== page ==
Pages 120-121 = Lake Lansing Road Gravel Pit – 1384 Lake Lansing Road – North side of Lansing.
Pages 122-123 = Lansing School District – Harry L. Chamberlin – Vehicle Maintenance Center – 2817 Chamberlin Lane. Bus garage for the Lansing school buses, first used on January 3, 1972.
Pages 124-125 = Gunnisonville School (Old) – Southeast corner of Wood Street and Clark Road. Built in 1907, still being used in 1958 and now belongs to the Lansing school system. On November 5, 1975, it was dedicated as a living museum.
Pages 126-127 = Gunnisonville School (New) – 1454 East Clark Road – built in 1954.
Pages 128-129 = Michigan Millers Mutual Fire Insurance Company Fire Pumper (Queen City) – 2425 East Grand River Avenue.
Pages 130-131 = Frandor Shopping Center – 300 Frandor Avenue. First shopping center in Lansing, built in 1954 and first in Michigan outside of Detroit. It was a golf course owned by Francis and Dorothy Corr. Got its name by taking the first three letters of each name.
Pages 132-133 = Water Conditioning Plant – 148 South Cedar Street (West Side) – built in 1939.
Pages 134-135 = Water Tank – 148 South Cedar Street (East Side). This big hill is not really a hill. It is a big tank or reservoir. Built in 1948.
Pages 136-137 = Lansing Municipal Market – Southwest Corner of Cedar and Shiawassee Streets. Built in 1938.
Pages 138-139 = Moores Park – 600 Moores River Drive – In 1918 Mr. Moores gave the land for the park to the City of Lansing in his will. In 1922 it became the first park with an outdoor swimming pool. In 1908 it was our first park with a zoo, then called Belvedere Park.
Pages 140-141 = Woldumar – 5539 Lansing Road – a place to learn about nature. Land donated by Gladys Olds Anderson. Dedicated in May 1966.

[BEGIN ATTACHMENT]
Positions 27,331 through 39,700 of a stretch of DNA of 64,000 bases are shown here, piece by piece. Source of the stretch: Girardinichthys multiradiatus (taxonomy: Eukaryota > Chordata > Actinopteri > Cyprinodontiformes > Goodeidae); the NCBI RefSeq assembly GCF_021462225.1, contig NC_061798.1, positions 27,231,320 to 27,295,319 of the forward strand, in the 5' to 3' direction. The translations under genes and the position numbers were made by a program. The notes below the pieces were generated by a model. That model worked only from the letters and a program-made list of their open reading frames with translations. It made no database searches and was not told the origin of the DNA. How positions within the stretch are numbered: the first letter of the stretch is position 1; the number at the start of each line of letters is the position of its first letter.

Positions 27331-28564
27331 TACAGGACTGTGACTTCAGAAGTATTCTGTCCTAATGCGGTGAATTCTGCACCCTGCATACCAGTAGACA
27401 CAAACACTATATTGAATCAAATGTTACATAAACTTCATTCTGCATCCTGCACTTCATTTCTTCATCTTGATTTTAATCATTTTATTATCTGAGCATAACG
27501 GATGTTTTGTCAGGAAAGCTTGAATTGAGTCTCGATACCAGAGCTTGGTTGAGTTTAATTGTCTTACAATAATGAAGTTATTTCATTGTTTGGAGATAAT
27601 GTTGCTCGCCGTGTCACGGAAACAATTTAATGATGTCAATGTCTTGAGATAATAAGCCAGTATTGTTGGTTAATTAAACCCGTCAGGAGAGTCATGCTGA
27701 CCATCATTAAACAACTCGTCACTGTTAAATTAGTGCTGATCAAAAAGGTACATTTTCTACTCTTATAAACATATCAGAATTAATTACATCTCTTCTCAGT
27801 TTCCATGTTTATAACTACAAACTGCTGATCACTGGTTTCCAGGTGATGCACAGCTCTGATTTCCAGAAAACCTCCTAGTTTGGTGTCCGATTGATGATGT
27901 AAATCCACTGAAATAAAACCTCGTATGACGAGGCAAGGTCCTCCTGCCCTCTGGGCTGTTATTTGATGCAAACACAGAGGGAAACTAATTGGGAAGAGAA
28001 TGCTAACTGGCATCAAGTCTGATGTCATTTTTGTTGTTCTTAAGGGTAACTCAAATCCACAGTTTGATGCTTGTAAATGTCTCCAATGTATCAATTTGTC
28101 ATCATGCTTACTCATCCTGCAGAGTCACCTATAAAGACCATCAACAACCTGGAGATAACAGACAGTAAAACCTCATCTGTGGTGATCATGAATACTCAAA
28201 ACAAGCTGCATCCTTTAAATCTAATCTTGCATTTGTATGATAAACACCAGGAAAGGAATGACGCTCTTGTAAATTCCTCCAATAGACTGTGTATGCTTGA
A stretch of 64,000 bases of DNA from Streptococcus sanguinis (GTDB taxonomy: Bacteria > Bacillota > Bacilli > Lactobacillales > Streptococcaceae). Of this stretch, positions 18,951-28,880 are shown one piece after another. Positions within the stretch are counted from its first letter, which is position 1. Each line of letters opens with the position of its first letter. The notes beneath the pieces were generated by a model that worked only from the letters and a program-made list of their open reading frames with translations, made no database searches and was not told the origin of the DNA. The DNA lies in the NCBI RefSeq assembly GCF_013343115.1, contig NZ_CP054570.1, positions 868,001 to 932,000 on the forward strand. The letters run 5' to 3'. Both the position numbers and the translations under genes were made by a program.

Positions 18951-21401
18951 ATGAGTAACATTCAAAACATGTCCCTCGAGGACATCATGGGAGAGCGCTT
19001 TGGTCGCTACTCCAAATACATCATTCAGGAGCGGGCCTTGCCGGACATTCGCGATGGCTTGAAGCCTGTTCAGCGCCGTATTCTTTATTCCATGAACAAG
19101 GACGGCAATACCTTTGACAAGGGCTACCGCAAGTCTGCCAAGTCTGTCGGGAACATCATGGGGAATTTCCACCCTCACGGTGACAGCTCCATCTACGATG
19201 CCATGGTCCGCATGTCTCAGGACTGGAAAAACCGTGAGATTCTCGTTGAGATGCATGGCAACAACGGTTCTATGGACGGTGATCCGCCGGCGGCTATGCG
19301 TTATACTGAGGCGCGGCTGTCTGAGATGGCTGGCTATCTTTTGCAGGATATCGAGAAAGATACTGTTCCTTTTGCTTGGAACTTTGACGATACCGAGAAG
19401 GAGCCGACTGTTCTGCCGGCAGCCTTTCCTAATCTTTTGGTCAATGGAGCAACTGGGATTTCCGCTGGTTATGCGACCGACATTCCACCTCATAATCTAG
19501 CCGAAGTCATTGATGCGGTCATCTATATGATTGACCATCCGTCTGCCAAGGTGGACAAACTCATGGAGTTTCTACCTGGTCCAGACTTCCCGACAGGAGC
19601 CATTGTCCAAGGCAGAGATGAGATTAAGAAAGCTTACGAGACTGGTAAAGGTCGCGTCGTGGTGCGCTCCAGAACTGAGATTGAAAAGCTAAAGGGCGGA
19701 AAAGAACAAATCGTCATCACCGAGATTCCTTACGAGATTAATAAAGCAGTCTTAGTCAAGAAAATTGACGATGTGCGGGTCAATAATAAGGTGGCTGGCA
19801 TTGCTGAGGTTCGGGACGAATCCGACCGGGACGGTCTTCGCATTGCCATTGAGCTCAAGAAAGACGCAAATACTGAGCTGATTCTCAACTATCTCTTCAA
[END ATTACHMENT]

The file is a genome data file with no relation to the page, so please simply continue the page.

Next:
Pages 142-143 = Sky-Walk or Pedestrian Overpasses – Pennsylvania Avenue at Maple Hill Street. This was the location of the first one built in October 1957.
Pages 144-145 = Bingo – Potter Park Zoo, 1301 South Pennsylvania Avenue. Bingo, a female Asiatic elephant. Flown from Bangkok, Thailand on November 3, 1972 at five months old.
Pages 146-147 = Fuzz – Potter Park Zoo, 1301 South Pennsylvania Avenue. Fuzz, a big turtle. Came from Aldabra, an island off the east coast of Africa at twenty-five years old on June 15, 1972.
Pages 148-149 = Indian Statue – Potter Park, by the concession stand. Peter Toth, a Hungarian sculptor made this statue from an elm tree from North Logan Street. Finished it in late September 1975.
Pages 150-151 = Our Trolleys – Corner of Washington and Michigan Avenues. Photo is of horse-drawn street cars.
Pages 152-153 = Impression 5 – 1400 Keystone, in Midway Industrial Park. It is a see and do museum. It opened on Keystone on October 1, 1975.
Pages 154-155 = Lansing’s Wastewater Treatment Plant – 1623 Sunset. Completed in 1952. Our first wastewater plant was built here in 1938.
Pages 156-157 = Allen Street School – 1614 East Kalamazoo. This school was built in 1913. Includes list of all schools (at the time) and the years they were built.
Pages 158-159 = Pavement Plaque – On Michigan Avenue Median, Just east of Detroit Street. No date for marker, but estimated as 1933, when former Governor VanWagoner was Highway Commissioner.
Pages 160-161 = First Electric Traffic Signal – Intersection of Washington Avenue and Michigan Avenue. In 1914 there was a post with Stop and Go that an officer would turn every so often. In 1926 the first electric red light was at the same intersection.
Pages 162-163 = Early Gasoline Station – photo shows a horse-drawn gasoline filling station in the year 1900.
Pages 164-165 = About the Author – Helen Elaine (Clary) Grainger.
Page 166 = Book Photographer – Stephen Paul Oberski.
Page 167 = A School Bus Drivers Prayer.
Page 168 = Lansing, Capitol City of Michigan (1975 Data).
Page 169 = Census of Lansing – 1859 to 1970 numbers.
Page 170 = Michigan Cities and Records – Includes about Lansing – World’s largest manufacturer of styled wheels – Motor Wheel.
Pages 171-173 = Special Dates – 1838 to April 2, 1976.
Page 174 = History of the Bicentennial Symbols (Logos).
Pages 175-176 = Bibliography.
Compiled by Timothy Bowman of Lansing, Michigan – November 2014.